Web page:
SUBTERRANEAN
Hey! Underground, What you got down there???
By Robin Storey
(From Exposure #7, Midford, TX, 1982)


I can still remember my shock (and disappointment) when, at the age of ten (morbid rebel curiosity for the kinder care set), I put on my freshly purchased Clash alb (c. '78) and, instead of whatever I might've been expecting from these leather-clad revolutionaries, discovered a sound which seemed at the time to be not far removed from the cover band rehearsing at the end of the block - rock and roll.

It was months before I understood the connection between the boys in black and girls in safety pins and a music I found not all that new (though "Sat. Night Fever"'s success set the record straight eventually). While the Pistols, Clash, Damned and Dead Boys were seen as chainsaw anti-music by the more mature ears of the disco-weened, my young ears' virginal objectivity did not so fully identify the difference.

As I write this the Clash are sitting comfortably in the Top Ten with their latest single ("Ha, you think it's funny?/Turning rebellion into money?"). While I eventually came around to a full understanding of punk and complete appreciation of the aforementioned groups, I now again see this early music as almost sedate in today's context, as do so many other punks of the era. The most obvious effect of these early bands was their trailblazing effect which took hold later in New York and L.A., eventually spreading across the country and even to Texas (official birth: The Plastic Idols with "Einstein Experience," c. '79).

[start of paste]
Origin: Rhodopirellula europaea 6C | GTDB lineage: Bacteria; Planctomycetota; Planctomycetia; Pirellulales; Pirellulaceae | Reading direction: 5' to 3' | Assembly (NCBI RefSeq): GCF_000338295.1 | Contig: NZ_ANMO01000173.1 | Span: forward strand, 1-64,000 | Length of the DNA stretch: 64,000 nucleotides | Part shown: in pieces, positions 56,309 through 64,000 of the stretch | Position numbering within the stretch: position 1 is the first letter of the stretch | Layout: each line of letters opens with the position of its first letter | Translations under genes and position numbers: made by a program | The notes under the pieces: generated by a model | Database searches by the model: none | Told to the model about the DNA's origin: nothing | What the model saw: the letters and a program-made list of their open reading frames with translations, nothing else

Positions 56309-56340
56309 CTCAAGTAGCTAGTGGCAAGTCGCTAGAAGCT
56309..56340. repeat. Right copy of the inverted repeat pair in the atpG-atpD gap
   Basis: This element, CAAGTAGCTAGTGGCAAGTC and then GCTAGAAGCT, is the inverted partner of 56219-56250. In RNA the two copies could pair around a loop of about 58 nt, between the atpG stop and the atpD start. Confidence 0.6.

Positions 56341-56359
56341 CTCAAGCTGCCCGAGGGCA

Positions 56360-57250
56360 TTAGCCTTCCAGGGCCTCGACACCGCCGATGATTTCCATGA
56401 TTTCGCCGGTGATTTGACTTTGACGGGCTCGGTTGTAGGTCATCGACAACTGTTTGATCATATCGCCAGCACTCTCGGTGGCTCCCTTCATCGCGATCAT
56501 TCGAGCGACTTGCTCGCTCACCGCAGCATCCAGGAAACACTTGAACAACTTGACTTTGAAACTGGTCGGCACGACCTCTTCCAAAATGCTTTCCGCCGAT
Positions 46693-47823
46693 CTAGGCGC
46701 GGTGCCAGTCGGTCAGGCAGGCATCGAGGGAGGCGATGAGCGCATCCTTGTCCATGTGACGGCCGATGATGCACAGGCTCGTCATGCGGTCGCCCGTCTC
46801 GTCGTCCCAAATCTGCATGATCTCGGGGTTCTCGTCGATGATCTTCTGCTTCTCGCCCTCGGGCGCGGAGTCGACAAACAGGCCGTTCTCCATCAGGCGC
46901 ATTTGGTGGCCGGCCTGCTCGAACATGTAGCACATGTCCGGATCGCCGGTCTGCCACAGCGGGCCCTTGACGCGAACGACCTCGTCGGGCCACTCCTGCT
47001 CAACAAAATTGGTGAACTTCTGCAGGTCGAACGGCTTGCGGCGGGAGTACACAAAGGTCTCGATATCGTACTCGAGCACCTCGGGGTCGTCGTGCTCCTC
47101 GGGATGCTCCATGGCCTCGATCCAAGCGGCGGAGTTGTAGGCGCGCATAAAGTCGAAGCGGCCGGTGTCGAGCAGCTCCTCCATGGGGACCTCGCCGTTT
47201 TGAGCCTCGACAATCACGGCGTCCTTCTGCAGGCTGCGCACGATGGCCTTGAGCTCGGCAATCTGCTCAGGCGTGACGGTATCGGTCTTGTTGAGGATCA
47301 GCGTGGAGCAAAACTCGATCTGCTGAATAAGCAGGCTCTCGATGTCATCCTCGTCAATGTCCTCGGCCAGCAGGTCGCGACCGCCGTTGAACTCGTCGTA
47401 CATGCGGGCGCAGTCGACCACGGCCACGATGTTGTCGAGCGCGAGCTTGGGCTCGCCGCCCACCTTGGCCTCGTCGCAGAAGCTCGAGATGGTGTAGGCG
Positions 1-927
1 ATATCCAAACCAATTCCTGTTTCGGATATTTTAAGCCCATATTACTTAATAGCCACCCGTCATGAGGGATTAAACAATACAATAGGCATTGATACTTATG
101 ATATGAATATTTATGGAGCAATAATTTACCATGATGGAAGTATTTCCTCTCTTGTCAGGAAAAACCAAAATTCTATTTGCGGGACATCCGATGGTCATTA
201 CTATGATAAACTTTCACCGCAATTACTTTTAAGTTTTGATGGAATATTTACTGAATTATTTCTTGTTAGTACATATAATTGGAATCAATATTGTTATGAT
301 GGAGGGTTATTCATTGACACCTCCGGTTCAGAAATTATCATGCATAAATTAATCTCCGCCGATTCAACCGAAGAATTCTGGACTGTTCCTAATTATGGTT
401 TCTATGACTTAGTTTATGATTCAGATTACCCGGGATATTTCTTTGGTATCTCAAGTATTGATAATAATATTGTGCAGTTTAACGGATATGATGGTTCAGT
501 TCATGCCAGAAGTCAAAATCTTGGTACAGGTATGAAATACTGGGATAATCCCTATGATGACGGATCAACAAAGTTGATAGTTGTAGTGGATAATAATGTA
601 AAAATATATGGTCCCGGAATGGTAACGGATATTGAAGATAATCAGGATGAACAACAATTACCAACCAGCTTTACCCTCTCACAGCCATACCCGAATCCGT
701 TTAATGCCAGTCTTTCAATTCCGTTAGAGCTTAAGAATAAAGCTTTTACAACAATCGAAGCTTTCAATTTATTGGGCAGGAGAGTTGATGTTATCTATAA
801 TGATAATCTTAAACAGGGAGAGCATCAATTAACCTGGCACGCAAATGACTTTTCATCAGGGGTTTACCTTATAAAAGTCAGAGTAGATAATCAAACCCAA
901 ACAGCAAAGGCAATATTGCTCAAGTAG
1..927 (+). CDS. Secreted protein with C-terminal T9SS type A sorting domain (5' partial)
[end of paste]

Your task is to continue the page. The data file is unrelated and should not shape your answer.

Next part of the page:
This pioneering led up to what seems to be the most extreme noise manifesto yet, the post punk anti-music of the very underbelly of California's undergrounds in L.A. and, most heavily, San Francisco. Subterranean Records, Frisco's martyr-cum-savior, has taken the vinyl initiative by releasing literally dozens of plastic testaments to the new noise boom.

The first official recognition given this crew came with "Live At Target" (Sub 3), a now classic comp featuring the best of the worsts: Factrix, Nervous Gender, Uns, and the newborn Flipper. A dozen records later Sub came out with the centerpiece of the (non)movement: "Red Spot."

Within "Red Spot"'s white vinyl were to be found key noise mutants heralding the absolute emergence of unforeseen musical wreckage. Faves such as Animal Things' "It's Dark In Here", the Fried Abortions' "Joel Selvin" ("...we're gonna beat the shit outta you"), and Minimal Man's "Shower Sequence" (perverse "Psycho" takeoff at a wrecking yard) have made this possibly my most borrowed record, and a favorite of the genre. It exists as a symbol of the beginning of the end/future; a must for all considering stepping into the cesspool expression.

The next record to come out from the dark alley was Stefan Weisser (a.k.a. Uns)'s 7" any speed, "Poextensions." This anonymous piece of wax soon develops a personality all it's own, a wonderfully crafted noise product to be played at any speed, depending on the mood, drugs, or time at hand. Pioneered by Lou Reed's "Metal Machine Music," the only comparison to be found.